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  • Blue and White Delft Tulipiere or Tulip Holder C-1870


    This blue and white Dutch Delft tulipiere or tulip holder shows a lovely romantic scene.
    We see a shepherdess delicately walking onto a stepping stone at the stream’s edge.
    The reverse shows sandy dunes and sailing ships gliding by in the water beyond.
    The foot of this tulipiere is oval-shaped and decorated with a lattice-work design in cobalt blue.
    The overall effect is marvelous!
    The tulipiere was made in the last quarter of the 19th century, circa 1880. It measures 10.5″ across x 9.5″ tall x 3.5″ deep.
    Condition: Overall, the tulip holder is in excellent condition with a single small flake-shaped chip on the inside of the unglazed foot (see image #5)
    Price $2,400
    Five-finger tulipieres are a traditional Dutch Delft form that originated in the 17th century.
    Background of Dutch Delft tulipieres:
    A Delft tulipiere or tulip-holder is a vessel to grow or display tulips.
    Typically they are constructed to accommodate one single flower per spout with a shared water reservoir.
    During the 17th through 19th centuries, tulipieres were used in prosperous homes to display tulips. In addition, they were popular pieces of decorative art.

  • Strasbourg Faience Dish by Paul Hannong, circa 1755


    This 18th-century faience dish was hand-painted in the factory of Paul Hannong in Strasbourg, France.                                                                                                             The flowers are exquisite!
    Paul Hannong, and his brother Joseph, were known for the fabulous flower painting on their faience.                                                                                                                  This finely painted plate was decorated with gorgeous flowers in the mid-18th century, circa 1755.                                                                                                    The border of the dish is molded with six slightly lobed panels.                                                                                                                                                                                               The edge is painted dark brown.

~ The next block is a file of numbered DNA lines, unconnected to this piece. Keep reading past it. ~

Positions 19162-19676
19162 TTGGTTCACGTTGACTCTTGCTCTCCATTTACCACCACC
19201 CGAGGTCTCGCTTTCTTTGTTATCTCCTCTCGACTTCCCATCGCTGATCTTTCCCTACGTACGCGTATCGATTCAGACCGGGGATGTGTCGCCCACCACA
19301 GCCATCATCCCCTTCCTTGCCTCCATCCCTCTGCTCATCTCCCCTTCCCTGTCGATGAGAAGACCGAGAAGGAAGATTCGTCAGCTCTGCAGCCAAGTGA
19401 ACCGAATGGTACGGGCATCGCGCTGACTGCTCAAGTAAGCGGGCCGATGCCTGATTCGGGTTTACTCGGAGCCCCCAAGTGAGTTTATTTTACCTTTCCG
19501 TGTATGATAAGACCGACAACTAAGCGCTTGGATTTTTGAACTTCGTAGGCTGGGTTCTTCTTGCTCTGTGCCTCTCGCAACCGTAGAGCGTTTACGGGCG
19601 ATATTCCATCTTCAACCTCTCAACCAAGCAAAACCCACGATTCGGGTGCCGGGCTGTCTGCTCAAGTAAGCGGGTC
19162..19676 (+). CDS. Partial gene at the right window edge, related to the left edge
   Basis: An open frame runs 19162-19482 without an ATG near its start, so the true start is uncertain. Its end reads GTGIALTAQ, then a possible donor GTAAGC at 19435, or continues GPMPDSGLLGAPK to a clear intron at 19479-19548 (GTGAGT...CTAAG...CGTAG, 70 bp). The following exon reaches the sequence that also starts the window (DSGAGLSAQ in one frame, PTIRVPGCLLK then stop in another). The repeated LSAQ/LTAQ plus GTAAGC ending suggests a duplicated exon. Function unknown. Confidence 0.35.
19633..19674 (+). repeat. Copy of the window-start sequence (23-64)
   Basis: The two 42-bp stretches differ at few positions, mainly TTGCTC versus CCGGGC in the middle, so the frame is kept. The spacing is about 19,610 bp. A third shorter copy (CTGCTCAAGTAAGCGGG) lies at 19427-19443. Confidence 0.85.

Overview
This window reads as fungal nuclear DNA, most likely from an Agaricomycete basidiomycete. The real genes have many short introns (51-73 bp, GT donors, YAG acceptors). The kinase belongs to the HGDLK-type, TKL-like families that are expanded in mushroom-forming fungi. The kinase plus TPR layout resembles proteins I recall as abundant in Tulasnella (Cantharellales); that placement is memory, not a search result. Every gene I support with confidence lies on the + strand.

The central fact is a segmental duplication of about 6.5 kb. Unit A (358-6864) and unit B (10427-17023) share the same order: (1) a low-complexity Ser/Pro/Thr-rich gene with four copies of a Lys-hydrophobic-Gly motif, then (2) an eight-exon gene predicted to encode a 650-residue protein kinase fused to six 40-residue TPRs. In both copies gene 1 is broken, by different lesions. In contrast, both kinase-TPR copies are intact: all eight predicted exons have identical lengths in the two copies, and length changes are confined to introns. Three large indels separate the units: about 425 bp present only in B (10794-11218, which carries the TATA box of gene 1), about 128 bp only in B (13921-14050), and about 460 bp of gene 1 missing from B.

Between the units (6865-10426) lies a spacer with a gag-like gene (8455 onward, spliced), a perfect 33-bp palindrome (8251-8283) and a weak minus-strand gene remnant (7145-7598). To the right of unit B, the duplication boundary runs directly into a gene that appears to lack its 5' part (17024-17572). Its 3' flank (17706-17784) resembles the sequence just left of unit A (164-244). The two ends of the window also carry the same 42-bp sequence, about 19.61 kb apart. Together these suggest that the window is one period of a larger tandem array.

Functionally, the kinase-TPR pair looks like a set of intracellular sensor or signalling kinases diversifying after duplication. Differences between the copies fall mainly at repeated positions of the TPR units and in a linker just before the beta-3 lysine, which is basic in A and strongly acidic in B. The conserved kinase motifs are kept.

French faience of this type was used at the court of Louis XV as part of elaborate meals and displays.
    .The dish’s underside is marked in underglaze blue with Paul Hannong’s “IH” cipher over “90” written in brown (see images).
    An oval dish decorated with similar hand-painted flowers can be found in Christie’s auction on May 29, 2001, Auction 2507 EUROPEAN CERAMICS, DUTCH DELFTWARE, AND GLASS Lot 165. It is attributed by Christie’s to Paul Hannon.
    Dimensions: Diameter 9.5.”
    Condition: Excellent
    Price: $520
    Background of French Faience
    Faience, or tin-glazed and enameled earthenware, first emerged in France during the sixteenth century, reaching widespread usage among elite patrons during the seventeenth and eighteenth centuries.
    Faience is distinguished by the opaque white color achieved by adding tin oxide to the glaze. French faience is typically divided into two types. Grand feu (high fire) describes pieces decorated with glaze and metallic oxides before being fired a single time at a high temperature of around 1650°F (900°C). Petit feu (low-fire) faience refers to a process whereby the clay body is fired before glazed, decorated with metallic oxides, and then fired at a lower temperature. The lower firing temperature of petit feu faience enabled greater precision in painting techniques and greater variety in the range of colors.

  • Pair French Faience Dishes Made circa 1780


    We are pleased to offer these two 18th-century French faience light-hearted dishes painted with figures. The first plate, mustard yellow on a white ground, features an amusing stylized bird. The second plate light green on white ground shows the “Walking Man” a favorite theme of 18th-century European faience and Delft. Both plates have scalloped rims and similar floral motifs throughout. While not a true pair, the two dishes work well together as they are identical in size, the colors compliment each other and the style of painting is similar. They are an amusing and eye-catching pair. Our plates share many of the attributes of faience painted in Southwest France between 1730-1840: the natural scenes decorated in a chinoiserie style, the camaieu colors, and the flanking motifs around a central figure. Like our dishes, most of this type of faience was not signed, and the makers have remained anonymous.        References: “French Faience” by Jeanne Giacomotti, page 178.       Dimensions: diameter 9.75 inches               Condition: Excellent.                  Price: $700 for the pair.                             Each plate can be purchased individually for $400 each.

  • 18th Century French Faience Puppy Made in Rouen Circa 1760


    WHY WE LOVE IT: Her attitude!
    We are pleased to offer this 18th century Rouen Faience figure of a puppy naturalistically modeled, painted with floppy ears, bulging eyes, and a topknot. He is seated on a green rectangular base. This charming puppy will make a wonderful addition to any dog lover’s home. Requiring little care except for an occasional dusting.

  • Pair of Large Antique Luneville Lions, France c.1800

  • French Faience Dessert Dish with Peacock


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